Interrogations & Confessions

Research on police interrogations and confessions has generally examined the likelihood that certain techniques might lead individuals to falsely confess to an act that they did not commit (cf. Kassin & Kiechel, 1996).  The limitations of this approach, in which only false confessions were extracted for an act that was incidental in nature (accidental key press on a computer), seemed clear to us and thereby motivated us to create a new approach.  We have recently developed a novel experimental paradigm for assessing the diagnostic value of interrogation tactics in which both "innocent" and "guilty" participants are accused of cheating in an academic setting, and a confession is sought via a variety of techniques by an interrogator that is blind to the guilt-innocence of the participant.  Our research in this area has permitted us to explore common interrogation techniques that are advocated by modern interrogation manuals (e.g., the "Reid Technique"), including aspects of implied vs. direct leniency, minimization vs. maximization of the seriousness of the offense, and the presentation of false evidence.  We have also investigated the role of investigator bias in the implementation of longer and more coercive interrogations, and whether certain, less psychologically coercive, interrogation techniques might be created that could improve the diagnostic value of interrogations (i.e., increase true confessions while reducing false confessions).  Selected publications are provided below.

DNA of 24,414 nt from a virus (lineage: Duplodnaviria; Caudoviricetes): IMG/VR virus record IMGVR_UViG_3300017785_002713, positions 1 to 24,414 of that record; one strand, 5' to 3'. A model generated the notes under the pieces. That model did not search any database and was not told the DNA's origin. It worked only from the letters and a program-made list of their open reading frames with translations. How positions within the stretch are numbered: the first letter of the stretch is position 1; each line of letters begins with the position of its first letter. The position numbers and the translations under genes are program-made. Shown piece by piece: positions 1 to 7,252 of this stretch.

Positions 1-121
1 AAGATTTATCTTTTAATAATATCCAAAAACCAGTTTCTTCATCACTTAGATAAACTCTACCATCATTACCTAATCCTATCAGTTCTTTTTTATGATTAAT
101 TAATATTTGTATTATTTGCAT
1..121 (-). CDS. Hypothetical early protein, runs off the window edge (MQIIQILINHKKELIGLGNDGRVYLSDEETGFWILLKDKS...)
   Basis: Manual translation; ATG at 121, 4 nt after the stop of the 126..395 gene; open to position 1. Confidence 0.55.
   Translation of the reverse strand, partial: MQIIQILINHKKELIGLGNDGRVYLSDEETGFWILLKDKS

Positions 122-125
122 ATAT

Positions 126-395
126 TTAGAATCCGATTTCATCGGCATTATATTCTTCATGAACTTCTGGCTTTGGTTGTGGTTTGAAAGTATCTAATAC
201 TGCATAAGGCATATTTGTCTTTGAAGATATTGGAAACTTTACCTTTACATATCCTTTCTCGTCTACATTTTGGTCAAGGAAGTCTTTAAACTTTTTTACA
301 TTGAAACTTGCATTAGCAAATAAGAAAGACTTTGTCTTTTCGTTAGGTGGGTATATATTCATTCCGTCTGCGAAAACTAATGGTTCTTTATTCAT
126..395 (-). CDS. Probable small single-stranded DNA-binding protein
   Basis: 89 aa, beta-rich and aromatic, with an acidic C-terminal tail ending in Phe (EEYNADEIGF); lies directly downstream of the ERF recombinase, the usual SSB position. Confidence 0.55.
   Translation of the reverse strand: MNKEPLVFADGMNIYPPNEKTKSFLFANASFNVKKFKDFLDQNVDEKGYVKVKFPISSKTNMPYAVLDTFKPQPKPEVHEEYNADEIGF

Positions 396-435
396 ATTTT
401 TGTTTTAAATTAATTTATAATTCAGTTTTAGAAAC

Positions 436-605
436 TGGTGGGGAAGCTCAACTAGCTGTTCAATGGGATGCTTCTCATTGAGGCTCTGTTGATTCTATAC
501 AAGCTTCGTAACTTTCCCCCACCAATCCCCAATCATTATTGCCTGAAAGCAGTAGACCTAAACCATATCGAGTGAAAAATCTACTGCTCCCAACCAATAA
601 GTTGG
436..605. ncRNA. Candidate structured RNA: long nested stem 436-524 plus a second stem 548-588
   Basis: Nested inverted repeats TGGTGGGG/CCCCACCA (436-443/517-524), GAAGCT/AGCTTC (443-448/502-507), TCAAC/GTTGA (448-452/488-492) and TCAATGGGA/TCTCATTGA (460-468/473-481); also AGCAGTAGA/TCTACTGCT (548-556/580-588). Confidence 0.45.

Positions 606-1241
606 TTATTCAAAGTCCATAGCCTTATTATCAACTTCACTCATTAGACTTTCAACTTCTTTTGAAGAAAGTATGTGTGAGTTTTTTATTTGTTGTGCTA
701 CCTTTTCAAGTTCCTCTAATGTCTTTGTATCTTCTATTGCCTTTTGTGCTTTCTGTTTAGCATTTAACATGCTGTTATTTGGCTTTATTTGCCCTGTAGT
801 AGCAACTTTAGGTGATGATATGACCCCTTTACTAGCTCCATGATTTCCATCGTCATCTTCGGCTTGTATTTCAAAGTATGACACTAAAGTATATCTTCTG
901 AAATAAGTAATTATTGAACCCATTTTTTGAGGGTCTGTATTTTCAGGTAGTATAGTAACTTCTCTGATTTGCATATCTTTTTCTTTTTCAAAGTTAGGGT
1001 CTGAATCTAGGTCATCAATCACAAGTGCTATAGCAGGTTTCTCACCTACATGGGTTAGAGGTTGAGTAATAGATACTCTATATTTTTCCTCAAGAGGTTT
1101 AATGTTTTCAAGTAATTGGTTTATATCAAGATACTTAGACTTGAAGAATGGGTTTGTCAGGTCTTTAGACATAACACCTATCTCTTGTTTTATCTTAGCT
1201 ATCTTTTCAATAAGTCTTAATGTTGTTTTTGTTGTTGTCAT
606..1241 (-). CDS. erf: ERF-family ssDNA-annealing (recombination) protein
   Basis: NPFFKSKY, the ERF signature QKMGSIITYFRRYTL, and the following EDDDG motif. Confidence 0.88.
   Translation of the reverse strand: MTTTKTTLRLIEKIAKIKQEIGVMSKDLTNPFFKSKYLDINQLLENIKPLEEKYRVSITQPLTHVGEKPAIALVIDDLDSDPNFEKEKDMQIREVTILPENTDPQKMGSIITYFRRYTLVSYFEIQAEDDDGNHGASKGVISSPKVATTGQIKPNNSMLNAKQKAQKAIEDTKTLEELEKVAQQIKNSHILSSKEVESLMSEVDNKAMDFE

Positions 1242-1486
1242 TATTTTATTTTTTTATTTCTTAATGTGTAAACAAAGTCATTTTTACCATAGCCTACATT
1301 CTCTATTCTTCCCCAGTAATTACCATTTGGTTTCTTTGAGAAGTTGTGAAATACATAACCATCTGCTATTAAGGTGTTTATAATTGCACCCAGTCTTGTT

Kassin, S. M., Leo, R. A., Meissner, C. A., Richman, K. D., Colwell, L. H., Leach, A-M., & LaFon, D. (2007). Police interviewing and interrogation: A self-report survey of police practices and beliefs. Law & Human Behavior, 31, 381-400.

Lassiter, G. D., Meissner, C. A., & Redlich, A. D. (under contract). False confessions. New York, NY: NYU Press.

Lassiter, G. D., & Meissner, C. A. (2009). Interrogations and confessions: Research, practice, and policy. Washington, DC: American Psychological Association.

Lassiter, G. D., Meissner, C. A., Ware, L. J., Marcon, J. L., & Lassiter, K. D. (in press). Interrogations and confessions: A conference long overdue. To appear in G. D. Lassiter & C. Meissnerís (Eds.) Interrogations and confessions: Research, practice, and policy. Washington, DC: APA.

Meissner, C. A., & Albrechtsen, J. S. (2007). Interrogation and torture. McGraw-Hill 2007 Yearbook of Science & Technology (pp. 125-127), New York: McGraw-Hill.

Meissner, C. A., Horgan, A. J., & Albrechtsen, J. S. (in press). False confessions. To appear in R. Kocsisí (Ed.), Applied criminal psychology: A guide to forensic behavioral sciences. Springfield, IL: Charles C. Thomas Publisher, LTD.

Meissner, C. A., & Russano, M. B. (2003). The psychology of interrogations and false confessions: Research and recommendations. Canadian Journal of Police & Security Services, 1, 53-64.

Meissner, C. A., Russano, M. B., & Narchet, F. M. (in press). The importance of a laboratory science for understanding the psychological processes underlying interrogations and confessions. To appear in G. D. Lassiter & C. Meissnerís (Eds.) Interrogations and confessions: Research, practice, and policy. Washington, DC: APA.

Redlich, A. D., & Meissner, C. A. (in press). Techniques and controversies in the interrogation of suspects: The artful practice versus the scientific study. To appear in J. Skeem et al. (Eds.), Psychological science in the courtroom: Controversies and consensus. Guilford Press.

Russano, M. B., Meissner, C. A., Narchet, F. M., & Kassin, S. M. (2005). Investigating true and false confessions within a novel experimental paradigm. Psychological Science, 16, 481-486.
 

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Investigative Interviewing Research Laboratory
Eyewitness Memory  *  Detecting Deception  *  Interrogations & Confessions

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